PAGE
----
Regulating choppers over WeHo

February 11, 2013

Congressman Adam Schiff (D-Calif.) and Senators Dianne Feinstein (D-Calif.) and Barbara Boxer (D-Calif.) last week introduced legislation that would require the Federal Aviation Administration to provide Los Angeles County residents relief from the noise and safety concerns caused by low-flying helicopters above residential neighborhoods.

The Los Angeles Residential Helicopter Noise Relief Act would establish regulations on flight paths and minimum altitudes for helicopter operations in Los Angeles County.

The Los Angeles Residential Helicopter Noise Relief Act would establish regulations on flight paths and minimum altitudes for helicopter operations in Los Angeles County. Feinstein and Schiff hope that the legislation will prompt the FAA to act, and if passed, will require the agency to finally address numerous resident complaints. They were joined by other Los Angeles congressional colleagues, including Congressmen Henry Waxman (D-Calif.) and Brad Sherman (D-Calif.).

“Los Angeles area residents living in Glendale, Pasadena, the Valley, the Hollywood Hills, West Hollywood and other areas are especially affected by intrusive, disruptive and often non-emergency related helicopter traffic above their neighborhoods,” said Congressman Schiff. “The terrain of canyons around the Rose Bowl concentrates low-flying helicopter noise to high levels, and Hollywood Hills and West Hollywood residents frequently suffer from noise generated by celebrity news media that follow stars to the beach, the grocery store, or for court appearances. The residents in these areas deserve peace and quiet, and if the FAA won’t act, Congress must pass this legislation to give residents the relief they need.”

“LA County residents suffer from high levels of disruptive, low-flying helicopter traffic over their neighborhoods. This bill would address that problem by requiring the FAA to create regulations for how helicopters operate in the skies above Los Angeles,” said Senator Feinstein. “In addition to reducing noise, this bill would increase safety and minimize commercial aircraft delays while exempting first responders and military aircraft from its limitations. I look forward to working with Congressman Schiff and Senator Boxer to get this bill passed.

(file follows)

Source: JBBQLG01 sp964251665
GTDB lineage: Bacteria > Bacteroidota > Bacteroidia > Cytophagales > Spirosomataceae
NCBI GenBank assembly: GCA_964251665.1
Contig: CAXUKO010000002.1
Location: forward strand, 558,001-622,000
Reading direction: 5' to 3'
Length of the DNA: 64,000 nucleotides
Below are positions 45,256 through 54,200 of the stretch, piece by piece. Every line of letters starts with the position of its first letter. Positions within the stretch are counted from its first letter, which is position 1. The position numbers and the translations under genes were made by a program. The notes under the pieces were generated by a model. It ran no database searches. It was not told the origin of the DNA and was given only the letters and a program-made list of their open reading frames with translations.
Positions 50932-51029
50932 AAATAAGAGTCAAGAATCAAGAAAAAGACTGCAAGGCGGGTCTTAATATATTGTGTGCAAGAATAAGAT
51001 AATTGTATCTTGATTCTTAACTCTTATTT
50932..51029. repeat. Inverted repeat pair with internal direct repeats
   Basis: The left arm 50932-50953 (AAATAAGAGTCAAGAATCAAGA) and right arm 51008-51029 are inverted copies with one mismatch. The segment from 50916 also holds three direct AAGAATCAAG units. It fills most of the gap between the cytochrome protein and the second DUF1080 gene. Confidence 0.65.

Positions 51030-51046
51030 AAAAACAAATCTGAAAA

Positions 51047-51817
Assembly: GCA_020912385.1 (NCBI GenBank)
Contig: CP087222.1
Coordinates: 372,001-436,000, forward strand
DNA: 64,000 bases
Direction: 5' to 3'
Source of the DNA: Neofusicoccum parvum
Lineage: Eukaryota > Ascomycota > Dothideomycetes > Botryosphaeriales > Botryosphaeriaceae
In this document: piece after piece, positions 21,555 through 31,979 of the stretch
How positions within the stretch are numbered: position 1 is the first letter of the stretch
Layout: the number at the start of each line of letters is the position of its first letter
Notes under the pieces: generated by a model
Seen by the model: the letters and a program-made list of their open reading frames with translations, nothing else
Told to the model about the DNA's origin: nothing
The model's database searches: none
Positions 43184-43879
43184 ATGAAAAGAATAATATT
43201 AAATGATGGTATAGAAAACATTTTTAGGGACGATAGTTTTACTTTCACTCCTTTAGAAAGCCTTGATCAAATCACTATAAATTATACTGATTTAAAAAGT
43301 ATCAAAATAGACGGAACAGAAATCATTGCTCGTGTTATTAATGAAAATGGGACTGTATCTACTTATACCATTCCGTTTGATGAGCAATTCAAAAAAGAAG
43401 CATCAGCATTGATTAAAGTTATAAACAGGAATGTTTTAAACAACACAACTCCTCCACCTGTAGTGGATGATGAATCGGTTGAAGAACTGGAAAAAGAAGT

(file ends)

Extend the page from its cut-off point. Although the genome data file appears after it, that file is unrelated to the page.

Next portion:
“This legislation will ensure that the FAA sets responsible guidelines that allow helicopters to continue to operate above Los Angeles while protecting residents from excessive noise associated with low-altitude flights,” said Senator Boxer.

“I hear complaints about helicopter noise from every part of the 33rd District—from Malibu to Brentwood to Benedict Canyon,” said Congressman Waxman.  “FAA regulation of the thunderous helicopter traffic over LA is long overdue.  And if the FAA won’t act, Congress must.”

“I am pleased to join my colleagues in introducing this legislation to urge the FAA to implement enforceable measures that provide meaningful more relief for Valley communities impacted by helicopter noise and to protect the safety of aircraft in the crowded skies above our metropolitan area,” said Congressman Sherman.  “The active participation of the FAA, community leaders and the helicopter industry can also help lead to substantial progress in developing solutions to better balance public safety and relief from excessive helicopter noise.”

Last year, Schiff and Feinstein wrote to Department of Transportation Secretary Ray LaHood urging him to form a working group at the Federal Aviation Administration (FAA) to solicit input from local communities and stakeholders on helicopter noise and safety issues across Los Angeles County. For the past year, that working group has been meeting with local residents, stakeholders and officials to discuss ways to move forward and adequately address the concerns and complaints of affected residents.

Under the legislation sponsored by Schiff, Feinstein and Boxer, the FAA would be required to exercise its legal authority to set guidelines on flight paths and minimum altitudes for helicopter operators in residential areas in Los Angeles County within 12 months of being signed into law. Exemptions would be provided for law enforcement, emergency responders and the U.S. military.

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